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Discussion Starter · #1 ·
Hi there,
I want to get away with my Aluminium Cyclocrosser and want to build a Titanium Cyclocrosser.
But my budget is not endless and I would like to "save a bite" for later.
What ar your titanium Cyclocrossers?
Why have you choosen this one? Any Pics?
And do you have any recommendation for "budget" titanium crossers?

Thanks
Oliver
 

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Discussion Starter · #4 ·
Well, I am willing to spend some money, but the price-value should be allright, I am aware that cheap titanium is not availble/ or has some limitations.
But on the other hand I am not willing to pay an extra fee just for the "name" of the brand and less of the craftmanship of the work, you know what I mean?
For example I am questioning the price-value ratio of Litespeed/ Merlin..:aureola:
 

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Discussion Starter · #5 ·
What steel recommandation do you have?
Would that be Salsa LaCruz? Or other? Is the Salso stiff enough for a heavy rider with their disc brake mount? I heard different messages, from stiff enough, too to much flex if you pedal to hard (disc brake is making noises)...
Thanks
 

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I have a habenero cross frame with stock 59 (really like a 61) geometry and I had them upsize the downtube for more stiffness. The bike rides nicely and is plenty stiff but probably weighs a most of a pound more than a high end Al bike. the quality on the frame is excellent and Mark the company owner was great to work with. Even with the upcharge for the tubing switch the frame was still under 1K. I like the bike and it makes a great rain bike for road training after cross season is over, but have to say if i was doing it over for a pure race bike I would save some money and buy a kona or salsa scandium/al frame with a carbon fork for less money and end up with a lighter bike. What exactly are you trying to get by going ti?
 

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I think the operative words used by g-Bike regarding steel were: "High end Custom". He/she is talking about a frame made to order to your fit needs by more than likely a boutique shop, such as Hunter, Steelman, Sachs, etc. etc.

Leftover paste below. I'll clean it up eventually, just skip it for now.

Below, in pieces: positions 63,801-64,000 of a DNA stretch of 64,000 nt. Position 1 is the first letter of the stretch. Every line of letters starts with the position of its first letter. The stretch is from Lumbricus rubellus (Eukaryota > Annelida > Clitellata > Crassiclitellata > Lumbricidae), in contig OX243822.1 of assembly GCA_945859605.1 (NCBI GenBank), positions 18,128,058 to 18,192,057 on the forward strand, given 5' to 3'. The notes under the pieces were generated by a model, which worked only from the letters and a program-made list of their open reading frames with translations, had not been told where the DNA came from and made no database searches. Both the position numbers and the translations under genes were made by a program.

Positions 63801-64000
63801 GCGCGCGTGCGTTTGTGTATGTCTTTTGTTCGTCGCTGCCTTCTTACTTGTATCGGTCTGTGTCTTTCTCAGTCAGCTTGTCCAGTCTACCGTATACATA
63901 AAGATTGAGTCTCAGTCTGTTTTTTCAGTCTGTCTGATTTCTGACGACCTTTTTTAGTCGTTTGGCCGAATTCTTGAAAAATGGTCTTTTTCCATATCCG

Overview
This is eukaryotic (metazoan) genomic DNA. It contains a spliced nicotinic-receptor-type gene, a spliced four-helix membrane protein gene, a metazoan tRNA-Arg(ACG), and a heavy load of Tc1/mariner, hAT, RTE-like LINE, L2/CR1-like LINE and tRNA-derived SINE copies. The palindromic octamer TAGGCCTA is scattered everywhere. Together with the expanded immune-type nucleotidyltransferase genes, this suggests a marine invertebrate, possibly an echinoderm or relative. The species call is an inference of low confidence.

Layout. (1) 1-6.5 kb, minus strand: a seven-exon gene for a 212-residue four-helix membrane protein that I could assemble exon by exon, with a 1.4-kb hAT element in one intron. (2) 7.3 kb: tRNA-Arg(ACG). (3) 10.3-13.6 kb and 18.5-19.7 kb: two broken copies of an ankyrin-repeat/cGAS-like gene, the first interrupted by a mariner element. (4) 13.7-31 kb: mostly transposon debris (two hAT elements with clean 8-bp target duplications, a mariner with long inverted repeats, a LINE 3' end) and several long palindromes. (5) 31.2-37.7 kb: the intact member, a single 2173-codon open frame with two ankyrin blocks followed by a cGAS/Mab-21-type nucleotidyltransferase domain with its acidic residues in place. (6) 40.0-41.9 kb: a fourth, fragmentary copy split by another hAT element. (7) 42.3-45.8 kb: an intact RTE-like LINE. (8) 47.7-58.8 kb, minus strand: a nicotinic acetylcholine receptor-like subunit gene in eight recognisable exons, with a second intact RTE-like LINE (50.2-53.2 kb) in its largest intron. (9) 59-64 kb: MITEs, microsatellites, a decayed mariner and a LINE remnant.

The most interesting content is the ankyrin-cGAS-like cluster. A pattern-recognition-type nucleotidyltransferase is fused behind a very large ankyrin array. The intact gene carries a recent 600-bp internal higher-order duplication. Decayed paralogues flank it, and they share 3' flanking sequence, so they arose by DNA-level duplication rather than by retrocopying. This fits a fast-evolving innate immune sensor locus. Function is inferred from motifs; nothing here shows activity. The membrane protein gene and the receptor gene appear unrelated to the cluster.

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You call that running?
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Disc brakes are likely to rub a bit on bikes made of any frame material. Disc brake rotors are easy to bend slightly out of true and the pads need to be very close to the rim to function. This is the nature of currently available disc brakes.
 

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Number 2 on the course.
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The Sundance Kid said:
"The Pro-Cross is made expressly for the discipline of Cyclo-Cross racing."

"135mm rear spacing accommodates a broad selection of rear hub and gearing options."

Nothing says pro like MTB/hybrid hub spacing on a $2K frame.
They must be referring to the speed holes in the DT and ST. . .

Still not quite up to the standard set by Chris Kelly's take on cranks (he was also a 135mm guy). Not to pile on poor Chris, but the line about being free to do what you want and being successful not always going hand in hand is particularly poignant:

http://www.kellybike.com/order_techquestions.html said:
. . .
Can I run road cranks on the Knobby X?
I suppose this is a free country and people are free to do what they want (for the most part). However, being free to do what you want and being successful don’t always go hand in hand.

The real question is: why would you want to use road cranks?

* Is it because you wish to be over geared all the time and not have fun?
* Is it because you want a poor chain line?
* Is it because you want a gear and crank set that has less strength and durability?
* Is it because you think road cranks will weigh less?
* Is it because you think mountain cranks will make you slower?
* Is it because you enjoy spending more time, money and grief and are the type of person who always has to figure out things the hard way?
* Is it because you only wish to do road rides on your Knobby X and never want to ride it off road?
* Is it because your friends who don’t know any better told you to do it?
* All the above?

The Knobby X “Builders Choice™” specified group is the recipe for success. Whether you are piecing the bike together yourself or buying it complete from us -- save yourself (and us) a whole bunch of time, trouble and grief (that’s right – grief).

All you have to do is use our well thought out spec sheet for building a turn-key -- race winning Cross bike that will give you years and years of trouble free enjoyment.

In other words, if you want to –

* Always have the right gear for the right situation -- whether it’s racing or recreational riding.
* Never worry if your gearing can handle harsh off road abuse.
* Enjoy many miles of being able to ride just about anywhere.
* Never worry about riding the bike as hard as you can.

Then stick within the guidelines set forth in the builder’s choice spec sheet. Knobby X is one of the easiest bikes to build yet one that is most often goofed up by a wrong spec. We don’t recommend anything but the Builder’s Choice spec.
Any questions?
 

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The Sundance Kid said:
"The Pro-Cross is made expressly for the discipline of Cyclo-Cross racing."

"135mm rear spacing accommodates a broad selection of rear hub and gearing options."

Nothing says pro like MTB/hybrid hub spacing on a $2K frame.
Ha, I thought that to be odd as well. But then I thought it to be better, wider hub flange stronger wheel build. Yes?
 
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